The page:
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What is Pyometra?Pyometra is a rare condition characterized by the accumulation of pus within the uterine cavity. Pyometra is very rare, with an incidence of 0.01-0.5% of female patients. Pyometra is most frequently seen in postmenopausal women but it can affect younger women as well. Usually there is some underlying condition involved. Very rare complication of pyometra is a spontaneous rupture of the uterus. This condition can lead to outcome.

Causes of Pyometra

It is primarily caused by impairment of natural drainge of the cervix due to malignant diseases of genital tract and consequences of their treatment with radiotherapy. Other causes include:

Senile cervicitisEndometrial polypsPuerperal infectionsGenital tuberculosisCervical occlusion after surgeryLeiomyomaCongenital cervix anomaliesForgotten intra-uterine device

Sign and Symptoms of PyometraPyometra often doesn’t cause any symptoms and can be found during an ultrasonography of pelvis. Signs and symptoms that may be experienced by affected women include:

Purulent vaginal discharge with traces of bloodPostmenopausal bleedingLower abdominal painSymmetrical enlargement of the uterusNausea and vomitingDiarrheaPyrexia (rarely)

To rule out other causes of uterine enlargement following must be taken in consideration: 1) uterine causes – fibroids and adenomyosis, 2) endometrial causes – polyps, haematometra, endometrial tumor and gestational trophoblastic neoplasia, 3) congenital abnormalities.

Causes of blood-stained vaginal discharge that need to be excluded are: vaginosis, vulvar vestibulitis and different infections of genital tract.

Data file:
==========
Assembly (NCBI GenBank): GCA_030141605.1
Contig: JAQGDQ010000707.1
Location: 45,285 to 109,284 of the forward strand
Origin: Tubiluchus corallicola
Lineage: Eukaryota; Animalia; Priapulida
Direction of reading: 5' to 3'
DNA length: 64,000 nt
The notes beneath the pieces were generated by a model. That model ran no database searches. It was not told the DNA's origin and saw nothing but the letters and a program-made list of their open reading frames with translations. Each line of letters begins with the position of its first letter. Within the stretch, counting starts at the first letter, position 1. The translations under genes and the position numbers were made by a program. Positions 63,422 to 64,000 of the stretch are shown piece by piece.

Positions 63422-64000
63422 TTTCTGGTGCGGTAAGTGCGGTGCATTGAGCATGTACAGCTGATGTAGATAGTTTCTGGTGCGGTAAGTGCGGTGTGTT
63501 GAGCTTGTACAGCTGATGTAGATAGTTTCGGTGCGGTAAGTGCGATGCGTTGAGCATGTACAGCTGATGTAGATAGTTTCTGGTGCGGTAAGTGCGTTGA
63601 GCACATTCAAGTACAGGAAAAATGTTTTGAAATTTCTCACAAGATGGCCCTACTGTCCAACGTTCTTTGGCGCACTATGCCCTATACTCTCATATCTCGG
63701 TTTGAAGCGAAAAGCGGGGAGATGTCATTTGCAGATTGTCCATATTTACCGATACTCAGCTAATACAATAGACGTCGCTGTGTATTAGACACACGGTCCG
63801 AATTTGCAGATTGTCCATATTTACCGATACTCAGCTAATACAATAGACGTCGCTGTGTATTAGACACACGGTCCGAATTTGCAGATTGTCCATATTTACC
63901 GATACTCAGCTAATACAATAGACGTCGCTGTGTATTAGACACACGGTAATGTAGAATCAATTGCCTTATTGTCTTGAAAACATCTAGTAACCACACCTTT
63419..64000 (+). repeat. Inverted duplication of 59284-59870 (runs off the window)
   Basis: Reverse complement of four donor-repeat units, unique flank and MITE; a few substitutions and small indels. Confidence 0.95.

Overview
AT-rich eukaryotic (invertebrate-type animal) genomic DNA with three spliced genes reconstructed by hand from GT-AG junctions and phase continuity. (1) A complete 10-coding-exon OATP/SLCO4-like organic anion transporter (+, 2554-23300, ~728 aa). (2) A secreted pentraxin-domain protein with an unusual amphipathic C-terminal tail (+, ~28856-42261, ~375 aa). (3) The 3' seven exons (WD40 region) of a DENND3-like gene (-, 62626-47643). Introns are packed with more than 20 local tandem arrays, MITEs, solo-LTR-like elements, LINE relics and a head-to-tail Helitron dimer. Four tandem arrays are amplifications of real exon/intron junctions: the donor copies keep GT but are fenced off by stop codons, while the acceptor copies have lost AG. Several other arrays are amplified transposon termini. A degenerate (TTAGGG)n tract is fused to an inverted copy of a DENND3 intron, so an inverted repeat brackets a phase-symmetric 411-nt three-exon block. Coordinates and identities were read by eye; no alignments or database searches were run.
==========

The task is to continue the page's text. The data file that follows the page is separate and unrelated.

The diagnosis of pyometra is usually difficult because it is often asymptomatic. If tubercular pyometra is suspected, diagnosis can be confirmed by tuberculin testing, histology, hysterosalpingogram or PCR. Ultrasound scanning is used in most cases but sometimes can be used CT and magnetic resonance. Doppler scanning is used when pyometra possibly occurred due to endometrial cancer. X- ray is used to detect spontaneous perforation of the uterus.


Pyometra sometimes requires hysterectomy. Many women are treated with cervical dilation and drainage of collected pus. Pyometra can recur hence regular monitoring is necessary. Antibiotics are given if there is an invasive infection characterized by generalized malaise, pyrexia or altered laboratory parameters. Anti-tubecular chemotherapy is a treatment for tubercular pyometra.

Pyrometra cannot be prevented but women who had undergone radiotherapy, have gynecological malignancy or had egg retrieval must be regularly monitored with an ultrasound scanning or other diagnostic tools.

Prognosis of pyometra depends on concurrent medical condition as well as if spontaneous perforation of the uterus has occurred. Cases of spontaneously perforated pyometra has better prognosis if it not associated with malignancy. Pyometra that is promptly diagnosed and treated will have better prognosis.

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